The old adage about "doing more with less" has a corollary. The corollary is that at some point, when you've been given too little, you have no choice but to do less.
Today this corollary applies to the equipment shortages being experienced by our National Guard units. In the State of Nebraska alone, there currently exists an $80 million shortage of equipment. Nationwide, the National Guard Bureau estimates the total equipment shortfalls at $21 billion.
At the end of January, U.S. Sen. Ben Nelson sent a letter to Secretary of Defense Robert Gates demanding this problem be addressed and that the Fiscal Year 2008 budget include full funding for all equipment needs.
The letter noted equipment shortages for the Nebraska National Guard including everything from night vision goggles to tractor trailers. Correspondence I received from Sen. Nelson's office listed deficits including generators, flood lights, radios, night vision goggles, tents, welders, fire fighting and medical equipment, machine guns, grenade launchers, mortars, pistols, rifles, fork lifts, trucks, vans, trailers and complete semi trailer trucks.
These shortages have consequences for the training readiness of individual soldiers, the operational readiness of entire units, and the ability to deploy our Guard units for domestic contingencies or as a strategic reserve in armed conflict.
National Guard and Reserve units are typically short of equipment, even in peacetime, but always make due even though they're somewhat underequipped. It's not usually a readiness limiting scenario.
To address this, in theory, there is a mythical storehouse of equipment somewhere in the military supply system ready to fully equip a unit when it gets mobilized. To some degree that happens. But we've learned the limits of that system since mobilizing for the war on terror.
Because enough equipment does not exist within the military supply system to fully outfit each and every unit when mobilized, units rely on a system of "cross leveling" or "cross decking" to fulfill the needs of deploying units. Equipment is transferred from non-deploying to deploying units. This took place at the onset of the war and still occurs to some degree. This leaves the non-deploying units which are already short on equipment, even more so.
The problem is exacerbated under the process by which much of the equipment is then left in theatre under the plan for Theatre Provided Equipment. This is no more than leaving an entire unit's gear in the combat zone for a new unit to fall in on.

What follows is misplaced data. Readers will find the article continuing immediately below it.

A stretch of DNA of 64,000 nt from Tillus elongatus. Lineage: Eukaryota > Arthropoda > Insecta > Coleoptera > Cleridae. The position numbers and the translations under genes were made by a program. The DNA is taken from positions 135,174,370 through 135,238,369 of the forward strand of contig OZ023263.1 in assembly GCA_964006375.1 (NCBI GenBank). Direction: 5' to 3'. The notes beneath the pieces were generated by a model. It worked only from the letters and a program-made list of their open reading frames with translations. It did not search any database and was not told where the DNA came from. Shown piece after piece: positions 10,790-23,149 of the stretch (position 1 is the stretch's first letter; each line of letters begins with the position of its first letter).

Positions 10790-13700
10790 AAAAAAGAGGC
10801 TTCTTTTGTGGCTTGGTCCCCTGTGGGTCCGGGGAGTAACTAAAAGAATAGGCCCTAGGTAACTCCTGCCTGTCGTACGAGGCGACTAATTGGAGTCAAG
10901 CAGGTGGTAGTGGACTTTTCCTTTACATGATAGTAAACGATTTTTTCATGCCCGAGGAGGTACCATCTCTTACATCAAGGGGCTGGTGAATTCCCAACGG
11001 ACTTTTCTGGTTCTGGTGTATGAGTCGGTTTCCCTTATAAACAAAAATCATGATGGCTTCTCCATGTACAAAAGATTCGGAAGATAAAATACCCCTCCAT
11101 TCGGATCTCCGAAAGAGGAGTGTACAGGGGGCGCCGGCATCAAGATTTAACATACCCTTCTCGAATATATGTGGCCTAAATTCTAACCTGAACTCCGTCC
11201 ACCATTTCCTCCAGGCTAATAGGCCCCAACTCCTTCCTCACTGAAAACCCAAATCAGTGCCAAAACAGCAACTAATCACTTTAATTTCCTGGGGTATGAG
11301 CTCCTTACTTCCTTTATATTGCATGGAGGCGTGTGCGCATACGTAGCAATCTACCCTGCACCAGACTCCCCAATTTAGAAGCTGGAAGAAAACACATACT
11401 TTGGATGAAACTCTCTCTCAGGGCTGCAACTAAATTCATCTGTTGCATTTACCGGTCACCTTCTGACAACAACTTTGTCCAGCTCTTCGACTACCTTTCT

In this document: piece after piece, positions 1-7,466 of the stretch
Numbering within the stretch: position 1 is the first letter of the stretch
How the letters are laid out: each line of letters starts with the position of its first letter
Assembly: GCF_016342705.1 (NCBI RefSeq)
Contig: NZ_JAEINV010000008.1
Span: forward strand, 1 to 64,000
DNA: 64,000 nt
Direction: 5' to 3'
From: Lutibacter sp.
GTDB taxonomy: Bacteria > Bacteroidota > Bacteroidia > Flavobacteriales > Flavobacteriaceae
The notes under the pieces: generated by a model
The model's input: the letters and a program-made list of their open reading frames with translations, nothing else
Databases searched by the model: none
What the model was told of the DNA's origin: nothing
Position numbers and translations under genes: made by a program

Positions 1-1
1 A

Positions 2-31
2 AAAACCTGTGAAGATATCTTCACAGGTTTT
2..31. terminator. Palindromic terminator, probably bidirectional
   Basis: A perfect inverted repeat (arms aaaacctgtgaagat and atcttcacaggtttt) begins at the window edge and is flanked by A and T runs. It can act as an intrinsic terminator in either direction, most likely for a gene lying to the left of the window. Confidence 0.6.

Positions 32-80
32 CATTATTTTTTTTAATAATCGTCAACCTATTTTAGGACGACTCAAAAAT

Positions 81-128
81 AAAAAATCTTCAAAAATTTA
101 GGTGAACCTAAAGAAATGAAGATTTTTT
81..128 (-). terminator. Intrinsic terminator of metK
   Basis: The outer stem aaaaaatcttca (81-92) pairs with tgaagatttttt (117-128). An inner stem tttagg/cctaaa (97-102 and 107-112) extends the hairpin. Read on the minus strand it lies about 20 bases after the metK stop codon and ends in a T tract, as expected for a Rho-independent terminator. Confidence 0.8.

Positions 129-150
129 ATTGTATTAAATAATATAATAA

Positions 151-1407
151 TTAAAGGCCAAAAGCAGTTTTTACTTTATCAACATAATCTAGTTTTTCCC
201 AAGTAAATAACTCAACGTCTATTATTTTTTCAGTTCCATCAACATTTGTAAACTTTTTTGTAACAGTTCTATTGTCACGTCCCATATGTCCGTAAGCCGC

So, our National Guard units which were already underequipped were then further depleted by deploying units, who left the equipment in the combat zone, and have since then had very little, if any, of that equipment replaced. According to a Government Accountability Office report from last March, only three plans for replacement of National Guard equipment had been approved by the Defense Department with 33 others in various stages of approval. And even after approval, the estimates are two to three years before all the replacements become available.
This scenario generates an incredible disservice to those of whom we are asking to do more and more of the fighting. Without the equipment for training, drill weekends and annual trainings become a series of lectures about how to run a convoy rather than going out and conducting one. They become lectures on employing and firing heavy guns instead of live fire exercises. Radio operators are forced to read about their radios rather than actually use them. This shortage of equipment for training limits or denies their ability to hone the essential skills to "shoot, move, and communicate" which keep them alive in combat.
A December 2006 report from the Congressional Research Service (CRS) notes this impact on small unit readiness among our National Guard and Reserve forces. The CRS report also explains the implications for larger units and it addresses the problems equipment shortcomings have for the unique role of the National Guard in handling disaster and security situations here at home.
In the wake of Hurricane Katrina, National Guard units activated for rescue and recovery operations experienced shortages of equipment necessary to conduct those operations. Many units reported a lack of vehicles to transport personnel to the Gulf area and others had so many vehicles in various stages of disrepair from a lack of available replacement parts that their arrivals were delayed because of mechanical issues. Other reports address Guard units which could not communicate amongst themselves or with other units because of shortfalls in communication equipment.
This is a scenario which could easily be replayed anytime, anywhere in the U.S. should we suffer another large natural disaster or terrorist attack.
As of today, funding for reset (replacement equipment) has been requested, but much of it is either held up in some sort of bureaucratically influenced, red tape request for details, or has simply not been approved or allocated.
With concerns about future terrorist attacks, illegal immigration, natural disasters, and deployments in normal rotations or as a strategic reserve in support of the war on terror, the current equipment readiness state of our National Guard units is absolutely unacceptable. Sen. Nelson is right in demanding immediate action and full funding to correct the situation.